CHOOSE YOUR SCHEME

Welcome to the new look website, for members of a Lloyds Banking Group pension scheme.

If you joined the Group after 1 July 2010, you'll be a member of Your Tomorrow.

NOT YET A MEMBER?

If you’re an employee of Lloyds Banking Group and not a member of one of our pension schemes, it’s not too late to join, as long as you’re eligible.

IF YOU JOINED THE GROUP ON OR AFTER 1 JULY 2010

You’ll be automatically enrolled in Your Tomorrow on the day you join the Group. If you’re not yet a member, see joining.

IF YOU JOINED THE GROUP BEFORE 1 JULY 2010

HBOS colleaguesIf you were previously a member of the HBOS Group Money Purchase Scheme, or had the right to join, you became eligible to join Your Tomorrow from 1 February 2011.

Lloyds Bank colleaguesIf you were previously a member of a Lloyds Bank Pension Investment Plan (PIP), or had the right to join, you became eligible to join Your Tomorrow from: 1 August 2011 for non-Asset Finance and non-Commercial Finance colleagues 1 September 2011 for Asset Finance and Commercial Finance colleagues go to joining to find out more.

To view information about your benefits Log into YOUR PENSION
MobileNav

Risk and reward

The level of investment risk varies between the different funds. Generally speaking, higher risk funds are expected to produce higher returns in order to 'reward' investors for taking more risk, however, their value can be unpredictable and can go down over shorter periods of time. In comparison, lower risk funds are expected to produce lower returns as they look for stability over significant returns, so consequently it is expected investors might not be as rewarded. Therefore, the value tends to be more stable over shorter periods of time, however, over longer periods of time, there is a risk that the returns might be less than inflation, which means the value could fall in real terms.

Returns aren’t guaranteed and you’ll need to decide how much risk you’re prepared to take compared with the returns that you might receive, and whether you can afford to accept the risk that your account value may go down as well as up at certain times in your life.

Risk and reward

Low

Whilst these funds fluctuate in value throughout the term of investment, they do offer more stability and are less likely to fall in value significantly, but as a result, they are also less likely to produce high returns.

Volatility

Potential reward

Who is this suitable for?

If you’re near retirement, or you're a cautious saver, this investment strategy may be appropriate for you, but remember that over the longer term the returns may be lower than inflation, which means your investments would be worth less in real terms.

Medium

It's likely that there will be some volatility in the market, but the potential loss isn't as significant as with higher risk investments, although neither is the potential return.

Volatility

Potential reward

Who is this suitable for?

This investment strategy may suit you if you're getting nearer retirement age and still want the potential for good returns, accepting that the value will continue to fluctuate, but with less risk, or if you’re not comfortable taking too much risk with your account value.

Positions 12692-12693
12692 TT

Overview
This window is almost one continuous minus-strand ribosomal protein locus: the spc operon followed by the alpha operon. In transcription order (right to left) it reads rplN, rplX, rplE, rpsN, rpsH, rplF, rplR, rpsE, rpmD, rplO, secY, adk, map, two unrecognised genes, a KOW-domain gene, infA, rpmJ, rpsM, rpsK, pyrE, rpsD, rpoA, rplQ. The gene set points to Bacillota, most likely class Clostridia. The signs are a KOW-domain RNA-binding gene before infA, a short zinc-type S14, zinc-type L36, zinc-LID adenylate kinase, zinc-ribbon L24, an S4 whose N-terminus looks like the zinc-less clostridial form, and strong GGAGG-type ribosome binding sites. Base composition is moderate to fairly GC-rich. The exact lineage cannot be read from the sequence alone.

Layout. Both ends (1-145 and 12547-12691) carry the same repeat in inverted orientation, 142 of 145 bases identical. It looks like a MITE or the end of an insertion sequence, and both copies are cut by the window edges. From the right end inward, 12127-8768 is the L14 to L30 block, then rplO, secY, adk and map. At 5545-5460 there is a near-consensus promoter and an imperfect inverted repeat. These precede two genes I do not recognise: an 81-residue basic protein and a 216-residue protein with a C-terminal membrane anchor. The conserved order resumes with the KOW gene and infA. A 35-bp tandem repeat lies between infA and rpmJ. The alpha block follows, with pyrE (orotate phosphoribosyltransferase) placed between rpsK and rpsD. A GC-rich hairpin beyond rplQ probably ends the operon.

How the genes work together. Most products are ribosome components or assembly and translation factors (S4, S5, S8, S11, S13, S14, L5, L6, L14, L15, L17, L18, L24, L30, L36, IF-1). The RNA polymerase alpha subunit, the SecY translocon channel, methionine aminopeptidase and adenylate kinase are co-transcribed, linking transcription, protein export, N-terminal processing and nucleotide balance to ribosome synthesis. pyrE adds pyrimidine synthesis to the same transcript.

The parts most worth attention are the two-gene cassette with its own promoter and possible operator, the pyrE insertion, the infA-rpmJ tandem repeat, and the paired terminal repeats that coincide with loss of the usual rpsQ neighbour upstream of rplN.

High

In general, the greater the volatility, the greater the potential return. However, high-risk investments are also more likely to fall in value at short notice.

Volatility

Potential reward

high reward image

Who is this suitable for?

This investment strategy may be better for you if your retirement is a long way off, as your account would still have time to recover from any falls in value.

What do you need to think about?

There are a few things to consider when deciding how much risk to take:

  • When would you like to retire?
  • How much income do you think you’ll need in retirement?
  • Will you have savings or sources of income other than your pension?
  • How much risk are you prepared to take with the value of your contributions?

The modeller on Your Pension is a useful tool as it estimates the benefits you may receive and shows you the effect that changing your investment fund choices can have on your pension.

The case studies below show a couple of different approaches to investment.

Michael is 39 and has chosen LifePlan as his investment approach.

He doesn't feel he understands enough about investments to choose his own investment funds. He's happy to take some risk with his investments now, but plans to take cash from his pension when he retires to pay off debts. For this reason, he doesn't want to take any risk with his benefits closer to retirement and so he's chosen Your Journey Extra as his growth fund and Destination Cash as his approaching retirement fund, with a switching period of 10 years.

Rosie is 27 and has chosen Personal Choice as her investment approach.

She wants more choice and control over her investment strategy. She plans to take early retirement and so has decided that she wants to capitalise as much as possible on investment growth in order to retire when she'd like to. However, although she wants a high return on her investments, she doesn't want to risk all her pension contributions in volatile funds. For this reason she's chosen to invest mainly in high-risk investment funds, but put a small percentage in low-risk funds, to better balance the potential risk and return.